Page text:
Melinda Taylor, DNP, BSN, CDP, AGNP-C
Nurse creates a resiliency room as a resource for health care professionals
With the right approach to self-care, nurses can buffer daily stress. That’s the idea #healthynurse Melinda Taylor pursued during her DNP project.
Resilience is crucial for nurses who will inevitably face hardships and adversity on the job. However, it can be difficult for nurses to find resources. As a nurse herself, Melinda understood this, which is why she implemented a two-step program in the emergency department (ED) at UNC Health Care to give nurses opportunities to improve their resilience. She opened the program to all health care professionals (HCPs) recognizing that everyone was affected by stress.
The first step was to provide evidence-based Stress Management and Resiliency Training (SMART) in a series of slides. Employees could access this resource in the ED at their convenience. The goal of the training was to help participants build resilience through various mind and body principles and self-care interventions.
Over the next 5 weeks, Melinda attended morning and evening huddles twice a week to provide 10-15 minutes of education and demonstration for each concept. At these meetings, Melinda supplied a pamphlet containing website links with QR codes and mobile app recommendations.
The second part of the program involved the creation of a resiliency room based on SMART concepts and cultural considerations. Employees could come and go as they wished, but Melinda encouraged them to use it at least once a week for 5 minutes, as the research supported.
When health care providers entered the room, they could take advantage of:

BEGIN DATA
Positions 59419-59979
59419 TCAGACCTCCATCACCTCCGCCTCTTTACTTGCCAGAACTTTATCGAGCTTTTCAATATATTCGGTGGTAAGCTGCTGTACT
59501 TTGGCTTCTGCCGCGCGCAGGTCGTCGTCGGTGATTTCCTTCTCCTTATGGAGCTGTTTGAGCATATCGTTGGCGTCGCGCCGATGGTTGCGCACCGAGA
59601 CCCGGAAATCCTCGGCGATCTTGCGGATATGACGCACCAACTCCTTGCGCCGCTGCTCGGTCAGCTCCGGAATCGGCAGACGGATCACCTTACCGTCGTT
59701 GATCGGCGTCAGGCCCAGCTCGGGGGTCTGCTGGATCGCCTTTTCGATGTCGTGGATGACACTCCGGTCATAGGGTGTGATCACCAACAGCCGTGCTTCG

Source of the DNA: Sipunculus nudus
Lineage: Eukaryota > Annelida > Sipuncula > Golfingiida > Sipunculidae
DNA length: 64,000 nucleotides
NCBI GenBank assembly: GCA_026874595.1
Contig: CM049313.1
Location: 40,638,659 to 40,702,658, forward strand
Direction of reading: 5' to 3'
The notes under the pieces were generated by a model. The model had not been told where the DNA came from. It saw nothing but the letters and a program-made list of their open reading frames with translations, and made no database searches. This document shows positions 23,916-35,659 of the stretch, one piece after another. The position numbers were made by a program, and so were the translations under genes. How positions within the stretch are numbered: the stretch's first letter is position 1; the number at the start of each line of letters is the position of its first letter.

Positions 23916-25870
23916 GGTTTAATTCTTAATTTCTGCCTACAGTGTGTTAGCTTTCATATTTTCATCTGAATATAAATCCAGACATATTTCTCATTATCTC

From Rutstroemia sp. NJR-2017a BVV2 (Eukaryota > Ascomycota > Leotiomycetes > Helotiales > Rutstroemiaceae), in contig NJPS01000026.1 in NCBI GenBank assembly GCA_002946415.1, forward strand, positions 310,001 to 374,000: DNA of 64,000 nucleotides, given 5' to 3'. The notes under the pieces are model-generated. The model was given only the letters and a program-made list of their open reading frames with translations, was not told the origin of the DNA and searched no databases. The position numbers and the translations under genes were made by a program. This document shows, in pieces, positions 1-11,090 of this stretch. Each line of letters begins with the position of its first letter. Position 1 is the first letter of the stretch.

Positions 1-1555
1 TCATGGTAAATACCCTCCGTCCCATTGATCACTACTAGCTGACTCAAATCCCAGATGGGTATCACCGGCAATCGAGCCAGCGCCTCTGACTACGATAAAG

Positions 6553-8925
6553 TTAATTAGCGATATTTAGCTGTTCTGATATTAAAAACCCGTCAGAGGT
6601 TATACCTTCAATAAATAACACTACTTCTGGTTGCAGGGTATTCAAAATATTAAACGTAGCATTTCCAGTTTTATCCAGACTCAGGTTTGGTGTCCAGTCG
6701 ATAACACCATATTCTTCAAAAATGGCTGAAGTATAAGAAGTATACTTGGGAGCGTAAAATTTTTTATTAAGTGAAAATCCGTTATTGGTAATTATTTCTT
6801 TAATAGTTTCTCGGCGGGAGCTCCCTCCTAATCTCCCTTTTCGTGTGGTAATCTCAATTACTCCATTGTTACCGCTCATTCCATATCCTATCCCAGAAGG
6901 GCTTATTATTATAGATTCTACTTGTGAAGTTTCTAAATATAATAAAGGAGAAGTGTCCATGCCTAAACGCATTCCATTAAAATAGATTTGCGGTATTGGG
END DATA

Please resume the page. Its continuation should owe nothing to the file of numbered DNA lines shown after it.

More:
Despite facing issues like the COVID-19 pandemic, a busy ED, and short staffing, nurses used the resiliency room an average of 4 of the 8 weeks it was offered.
Making an Impact on Nurses’ Self-Care
Melinda recorded both the quantitative and qualitative results of the program. All were positive, including the feedback from participants.
“I asked participants to rate their ability to cope on a 0-10 scale when they walked in [the resiliency room] and again when they walked out,” said Melinda. “The average with folks entering the room was 4 and coming out was 9.”
On the qualitative side, participants said the room made a complete difference in their perspectives. Simply walking into the room and taking a breath made monumental changes for each nurse’s personal perspective.
“If you think you don’t have time for yourself, think again,” she says. “You can reset by just closing your eyes and taking a simple long breath while washing your hands. Remember, you cannot take care of others if you don’t care for yourself.”
A resiliency room at work is an amazing benefit. If your organization doesn’t have one, use these tips to create one:
Melinda Taylor, DNP, BSN, CDP, AGNP-C, is a nurse at UNC Lenoir Health Care and recently earned her DNP from East Carolina University.
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